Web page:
Puzzled by the cpushare setting on Docker.
I wrote a test program ‘cputest.py’ in python like this:
import time while True: for _ in range(10120*40): pass time.sleep(0.008)
, which costs 80% cpu when running in a container (without interference of other runnng containers).
Then I ran this program in two containers by the following two commands:
docker run -d -c 256 --cpuset=1 IMAGENAME python /cputest.py docker run -d -c 1024 --cpuset=1 IMAGENAME python /cputest.py
and used ‘top’ to view their cpu costs. It turned out that they relatively cost 30% and 67% cpu. I’m pretty puzzled by this result. Would anyone kindly explain it for me? Many thanks!
One Solution collect form web for “Puzzled by the cpushare setting on Docker.”
I sat down last night and tried to figure this out on my own, but ended up not being able to explain the 70 / 30 split either. So, I sent an email to some other devs and got this response, which I think makes sense:
I think you are slightly misunderstanding how task scheduling works – which is why the maths doesn’t work. I’ll try and dig out a good article but at a basic level the kernel assigns slices of time to each task that needs to execute and allocates slices to tasks with the given priorities.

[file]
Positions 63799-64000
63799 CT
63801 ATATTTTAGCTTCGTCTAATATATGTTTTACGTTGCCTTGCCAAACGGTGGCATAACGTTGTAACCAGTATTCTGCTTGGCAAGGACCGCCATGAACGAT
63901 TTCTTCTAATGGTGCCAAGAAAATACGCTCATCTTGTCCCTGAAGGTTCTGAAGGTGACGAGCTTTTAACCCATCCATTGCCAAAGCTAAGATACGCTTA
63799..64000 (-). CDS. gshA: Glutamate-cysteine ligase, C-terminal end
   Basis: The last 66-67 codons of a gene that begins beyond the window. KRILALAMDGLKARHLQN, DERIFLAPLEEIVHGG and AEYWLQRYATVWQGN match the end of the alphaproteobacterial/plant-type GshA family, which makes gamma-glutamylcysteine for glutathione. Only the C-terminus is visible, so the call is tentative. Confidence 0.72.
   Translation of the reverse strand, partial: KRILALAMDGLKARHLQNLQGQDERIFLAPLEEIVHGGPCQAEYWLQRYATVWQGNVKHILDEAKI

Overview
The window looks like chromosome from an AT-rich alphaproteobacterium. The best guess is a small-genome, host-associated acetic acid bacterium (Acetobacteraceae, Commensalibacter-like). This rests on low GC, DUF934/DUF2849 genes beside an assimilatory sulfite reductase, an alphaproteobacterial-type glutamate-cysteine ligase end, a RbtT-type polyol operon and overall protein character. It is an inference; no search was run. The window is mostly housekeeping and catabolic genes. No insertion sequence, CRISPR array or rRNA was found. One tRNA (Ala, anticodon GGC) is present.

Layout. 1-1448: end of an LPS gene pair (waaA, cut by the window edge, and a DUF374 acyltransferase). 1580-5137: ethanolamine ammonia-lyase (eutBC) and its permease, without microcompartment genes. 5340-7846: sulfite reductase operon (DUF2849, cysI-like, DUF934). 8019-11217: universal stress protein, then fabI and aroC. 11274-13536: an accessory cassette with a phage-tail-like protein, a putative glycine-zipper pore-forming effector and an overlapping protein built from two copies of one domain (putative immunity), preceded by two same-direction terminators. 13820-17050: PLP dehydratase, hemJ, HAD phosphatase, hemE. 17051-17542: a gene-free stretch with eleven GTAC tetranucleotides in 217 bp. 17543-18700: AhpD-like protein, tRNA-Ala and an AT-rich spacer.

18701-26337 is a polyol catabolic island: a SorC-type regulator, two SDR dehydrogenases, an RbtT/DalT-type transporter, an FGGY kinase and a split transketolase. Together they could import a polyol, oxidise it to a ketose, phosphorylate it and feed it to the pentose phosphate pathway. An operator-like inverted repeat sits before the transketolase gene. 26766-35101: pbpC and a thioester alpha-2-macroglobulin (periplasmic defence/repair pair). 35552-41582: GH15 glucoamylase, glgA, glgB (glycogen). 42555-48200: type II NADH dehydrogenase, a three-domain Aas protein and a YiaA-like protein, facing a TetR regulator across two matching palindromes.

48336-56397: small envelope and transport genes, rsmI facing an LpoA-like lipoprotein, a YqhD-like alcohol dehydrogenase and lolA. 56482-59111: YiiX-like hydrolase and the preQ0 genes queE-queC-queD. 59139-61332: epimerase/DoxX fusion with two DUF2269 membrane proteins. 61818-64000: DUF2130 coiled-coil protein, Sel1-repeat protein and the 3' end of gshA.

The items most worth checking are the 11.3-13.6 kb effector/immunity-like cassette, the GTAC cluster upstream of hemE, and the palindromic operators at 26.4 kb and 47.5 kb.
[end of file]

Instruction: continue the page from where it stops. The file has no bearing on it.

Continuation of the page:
So with those priorities and the tight looped code (no sleep) the kernel assigns 4/5 of the slots to a and 1/5 to b. Hence the 80/20 split.
However when you add in sleep it gets more complex. Sleep basically tells the kernel to yield the current task and then execution will return to that task after the sleep time has elapsed. It could be longer than the time given – especially if there are higher priority tasks running. When nothing else is running the kernel then just sits idle for the sleep time.
But when you have two tasks the sleeps allow the two tasks to interweave. So when one sleeps the other can execute. This likely leads to a complex execution which you can’t model with simple maths. Feel free to prove me wrong there!
I think another reason for the 70/30 split is the way you are doing “80% load”. The numbers you have chosen for the loop and the sleep just happen to work on your PC with a single task executing. You could try moving the loop to be based on elapsed time – so loop for 0.8 then sleep for 0.2. That might give you something closer to 80/20 but I don’t know.
So in essence, your
time.sleep() call is skewing your expected numbers, removing the
time.sleep() causes the CPU load to be far closer to what you’d expect.